Canadian Employment Law Today

September 22, 2021

Focuses on human resources law from a business perspective, featuring news and cases from the courts, in-depth articles on legal trends and insights from top employment lawyers across Canada.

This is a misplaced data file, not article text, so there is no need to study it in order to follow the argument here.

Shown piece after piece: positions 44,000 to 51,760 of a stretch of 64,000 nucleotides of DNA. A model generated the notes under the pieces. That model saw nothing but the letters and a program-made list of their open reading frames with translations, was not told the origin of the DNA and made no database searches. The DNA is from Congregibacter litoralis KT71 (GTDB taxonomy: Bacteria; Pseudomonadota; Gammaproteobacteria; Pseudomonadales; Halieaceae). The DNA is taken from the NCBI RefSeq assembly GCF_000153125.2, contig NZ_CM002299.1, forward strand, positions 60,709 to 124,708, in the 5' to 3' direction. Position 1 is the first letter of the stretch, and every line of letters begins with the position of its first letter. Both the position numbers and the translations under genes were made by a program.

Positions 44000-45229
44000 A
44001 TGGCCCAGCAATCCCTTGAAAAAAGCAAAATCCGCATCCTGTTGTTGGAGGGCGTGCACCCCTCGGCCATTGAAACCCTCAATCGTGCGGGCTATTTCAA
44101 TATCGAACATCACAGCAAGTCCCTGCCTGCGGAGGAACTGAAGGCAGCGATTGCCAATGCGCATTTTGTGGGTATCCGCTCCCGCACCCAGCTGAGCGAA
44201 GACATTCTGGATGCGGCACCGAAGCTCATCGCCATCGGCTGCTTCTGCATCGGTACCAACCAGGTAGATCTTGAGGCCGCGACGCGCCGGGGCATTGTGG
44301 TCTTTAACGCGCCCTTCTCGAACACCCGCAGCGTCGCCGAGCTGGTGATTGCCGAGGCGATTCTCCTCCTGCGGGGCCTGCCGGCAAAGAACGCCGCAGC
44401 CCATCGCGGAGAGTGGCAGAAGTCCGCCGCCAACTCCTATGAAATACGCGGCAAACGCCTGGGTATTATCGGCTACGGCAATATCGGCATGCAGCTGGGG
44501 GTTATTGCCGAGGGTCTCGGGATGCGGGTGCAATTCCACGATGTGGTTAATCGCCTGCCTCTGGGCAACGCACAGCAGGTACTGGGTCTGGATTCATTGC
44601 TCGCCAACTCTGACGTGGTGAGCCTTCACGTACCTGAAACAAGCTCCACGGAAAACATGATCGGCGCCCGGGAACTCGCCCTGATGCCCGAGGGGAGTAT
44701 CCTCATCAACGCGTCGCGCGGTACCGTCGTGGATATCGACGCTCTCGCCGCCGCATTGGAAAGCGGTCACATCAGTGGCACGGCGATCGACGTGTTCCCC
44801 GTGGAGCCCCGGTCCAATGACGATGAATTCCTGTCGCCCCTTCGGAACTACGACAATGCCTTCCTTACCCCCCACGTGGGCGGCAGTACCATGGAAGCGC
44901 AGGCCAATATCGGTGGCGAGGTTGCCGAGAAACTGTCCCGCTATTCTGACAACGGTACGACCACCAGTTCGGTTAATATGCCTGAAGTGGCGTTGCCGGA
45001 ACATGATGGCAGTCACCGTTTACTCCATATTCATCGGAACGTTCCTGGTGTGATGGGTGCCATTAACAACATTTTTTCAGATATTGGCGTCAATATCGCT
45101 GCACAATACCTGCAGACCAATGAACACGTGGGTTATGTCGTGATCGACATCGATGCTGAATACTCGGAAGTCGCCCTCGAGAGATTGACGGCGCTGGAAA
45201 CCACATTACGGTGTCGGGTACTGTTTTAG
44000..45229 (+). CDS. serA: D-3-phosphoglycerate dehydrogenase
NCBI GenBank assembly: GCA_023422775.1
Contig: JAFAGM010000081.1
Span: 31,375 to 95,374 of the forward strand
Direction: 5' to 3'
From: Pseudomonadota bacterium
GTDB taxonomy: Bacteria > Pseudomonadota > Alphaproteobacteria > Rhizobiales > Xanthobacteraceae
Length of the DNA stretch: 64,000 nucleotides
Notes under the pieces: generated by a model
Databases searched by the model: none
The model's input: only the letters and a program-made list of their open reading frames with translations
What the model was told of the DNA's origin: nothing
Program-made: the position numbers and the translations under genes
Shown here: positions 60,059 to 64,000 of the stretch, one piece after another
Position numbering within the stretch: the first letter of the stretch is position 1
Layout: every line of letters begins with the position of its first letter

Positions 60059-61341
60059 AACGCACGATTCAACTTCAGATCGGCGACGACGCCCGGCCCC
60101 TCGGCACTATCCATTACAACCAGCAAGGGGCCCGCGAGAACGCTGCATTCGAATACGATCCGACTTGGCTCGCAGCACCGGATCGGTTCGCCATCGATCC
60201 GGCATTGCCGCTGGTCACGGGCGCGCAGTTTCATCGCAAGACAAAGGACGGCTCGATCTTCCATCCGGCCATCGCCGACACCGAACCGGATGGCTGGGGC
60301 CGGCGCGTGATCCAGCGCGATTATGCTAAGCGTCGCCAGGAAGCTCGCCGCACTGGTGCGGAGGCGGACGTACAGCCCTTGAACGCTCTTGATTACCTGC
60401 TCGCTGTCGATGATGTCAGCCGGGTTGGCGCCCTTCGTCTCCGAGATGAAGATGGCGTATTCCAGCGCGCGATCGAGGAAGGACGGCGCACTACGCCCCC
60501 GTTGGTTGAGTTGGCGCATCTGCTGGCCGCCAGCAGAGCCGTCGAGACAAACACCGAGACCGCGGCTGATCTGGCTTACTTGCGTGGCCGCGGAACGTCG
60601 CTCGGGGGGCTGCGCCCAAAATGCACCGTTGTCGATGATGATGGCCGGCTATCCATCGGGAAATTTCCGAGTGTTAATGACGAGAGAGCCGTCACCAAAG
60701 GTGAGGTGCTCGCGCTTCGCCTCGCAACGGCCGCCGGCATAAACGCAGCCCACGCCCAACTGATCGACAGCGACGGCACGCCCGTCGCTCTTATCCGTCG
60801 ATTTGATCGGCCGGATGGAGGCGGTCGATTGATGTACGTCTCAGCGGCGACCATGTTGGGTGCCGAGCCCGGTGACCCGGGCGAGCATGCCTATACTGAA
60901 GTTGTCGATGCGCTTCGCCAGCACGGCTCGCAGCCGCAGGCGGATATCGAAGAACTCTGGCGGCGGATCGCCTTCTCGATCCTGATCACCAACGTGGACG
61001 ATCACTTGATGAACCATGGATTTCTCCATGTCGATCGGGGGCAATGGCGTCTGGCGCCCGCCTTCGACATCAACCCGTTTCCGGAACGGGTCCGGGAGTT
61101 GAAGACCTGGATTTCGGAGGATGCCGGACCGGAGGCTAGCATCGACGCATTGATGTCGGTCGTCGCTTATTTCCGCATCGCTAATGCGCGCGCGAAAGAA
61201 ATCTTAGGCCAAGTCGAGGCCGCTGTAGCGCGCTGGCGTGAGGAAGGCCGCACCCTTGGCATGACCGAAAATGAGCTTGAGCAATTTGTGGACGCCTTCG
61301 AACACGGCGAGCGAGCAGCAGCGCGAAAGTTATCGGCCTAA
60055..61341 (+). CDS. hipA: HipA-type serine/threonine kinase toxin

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Canadian HR Reporter, 2021 they turn 60 years old. This was in accordance with the Ontario Fire Protection and Preven- tion Act (FPPA), which requires full-time fire- fighters to retire at age 60. Denis Lemire was a volunteer firefighter who joined Tecumseh's fire rescue service in 1979. He was recognized as a good firefighter who did an excellent job over the course of his career. However, he turned 60 years old in 2016 and as such was required to retire at the end of the year after 37 years of service. In April 2016, Lemire wrote a letter to the town asking for it to reconsider the mandatory retirement provision. He pointed out that in the first three months of the year, he had at - tended 21 out of 28 daytime fire calls and he was committed to the service, adding that he had no common risk factors for heart disease. He included a note from his family physician that stated he was "a very healthy individual" that was "fit to be a firefighter." However, the town's CEO told him that the mandatory re - tirement provisions would not be changed. Lemire wrote a second letter on Oct. 24 — with his mandatory retirement date looming just over two months away — asking once again for an exemption. The CEO's response referred to various tribunal and court deci - sions upholding mandatory retirement for firefighters and finding that a firefighter would have to support an exemption with medical evidence that demonstrated "extremely low or negligible risk of cardiac events and set out a testing regime to regularly update that evi - dence." Lemire visited a cardiologist for cardiovascu- lar testing on Nov. 2. The report found that his 10-year risk for coronary artery disease was be- low average for men his age and his annual risk was very low. The report concluded that Lemire's duties as a firefighter would not put him at an increased risk of a cardiovascular event. The town again refused to consider an ex - emption, saying that the cardiologist's report didn't meet "the requisite medical standard established by the jurisprudence." Lemire asked the town to define what the medical standard was, and the town referred back to the case law it had cited in the CEO's original response. Daniel Lemay was another volunteer fire - fighter for Tecumseh who joined in 1987. Like Lemire, he turned 60 years old in 2016 and was required to retire. He asked the chief for an ex- emption based on his exemplary record and willingness to continue working, but he was told that his request couldn't be considered because he hadn't submitted any medical evi - dence. The city later sent him a letter similar to what it had sent Lemire, outlining the same case law and pointing to the requirement to provide medical evidence demonstrating low or negligible risk of cardiac events and an on- going testing regime. Lemay sent the city a letter from his fam- ily physician indicating that Lemay had un- derlying hypertension, high cholesterol, and diabetes, but they were all well-controlled. A cardiovascular screening indicated that Lemay had a very low chance of developing chronic heart failure or a heart attack over the next two years, so "he should be fit for any type of em - ployment, including that of a firefighter." The city replied that the physician's letter didn't meet "the requisite medical standard established by the jurisprudence, identified in our earlier letter to you, in order for the corpo - ration to consider accommodation for a sup- pression firefighter over the age of 60 years." Mandatory retirement was age discrimination: Firefighters Both Lemire and Lemay filed grievances over the collective agreement's mandatory retire- ment provision, arguing that it constituted age discrimination and didn't allow for reason- able accommodation and the FFPA only ap- plied to full-time firefighters, not volunteers. The two firefighters each met individu- ally with city officials and asked what was needed, and they were told there was nothing that could change the situation. They both dropped their grievances and filed human rights complaints on the same grounds. The tribunal noted that the Ontario Human Rights Code allows discrimination in employ - ment if the grounds for discrimination "is a reasonable and bona fide qualification be- cause of the nature of the employment" and the individual "cannot be accommodated without undue hardship on the person re- sponsible for accommodating those circum- stances." The case law that the city provided to Lemire and Lemay in its responses referred to that ex- ception, particularly because it had been es- tablished that "age is a significant contributor to the likelihood of on-the-job cardiac events in suppression firefighters, that such events constitute a significant health and safety issue, and that it would constitute undue hardship for a municipality to adopt another system, such as universal individual testing." With that established, any firefighter want - ing to circumvent the mandatory retirement provision would have to demonstrate an "extremely low or negligible risk of a cardiac event" with a testing method that can deter- mine an individual's risk of a cardiac event that was better than just their age, the tribunal said. No better indicator of cardiac risk than age The tribunal added that the jurisprudence left things open for accommodation if a test that was considered a better indicator for the risk of a cardiac event than age was developed in the future, but such a test had yet to be developed. Although the two firefighters underwent a se - ries of tests, including a treadmill test, these had previously been found to not provide a better indicator of risk than age alone. "[Lemire and Lemay] have both put for- ward medical evidence that they are in good health," said the tribunal. "They did not, how- ever, put forward any evidence of a new indi- vidual testing method that could demonstrate that they have an extremely low or negligible risk of a cardiac event." The tribunal also found that although the FPPA's reference to full-time firefighters for mandatory retirement didn't directly apply to volunteer firefighters, there was no indica - tion that the legislation intended to displace existing case law on mandatory retirement for volunteer firefighters — particularly since the evidence was that the responsibilities of vol- untary firefighters in Tecumseh were the same as full-time firefighters in other municipali- ties. The tribunal upheld mandatory retirement at age 60 for Tecumseh volunteer firefighters and dismissed the two complaints. For more information, see: • Lemay v. Tecumseh (Town), 2021 HRTO 536 (Ont. Human Rights Trib.). 6 | | September 22, 2021 September 22, 2021 « from ONTARIO FIREFIGHTERS on page 1 Doctors' letters didn't meet medical standard to consider accommodation Cases and Trends Cases and Trends Both firefighters provided letters from their doctor stating they were in good health. CREDIT: TWOELLIS iSTOCK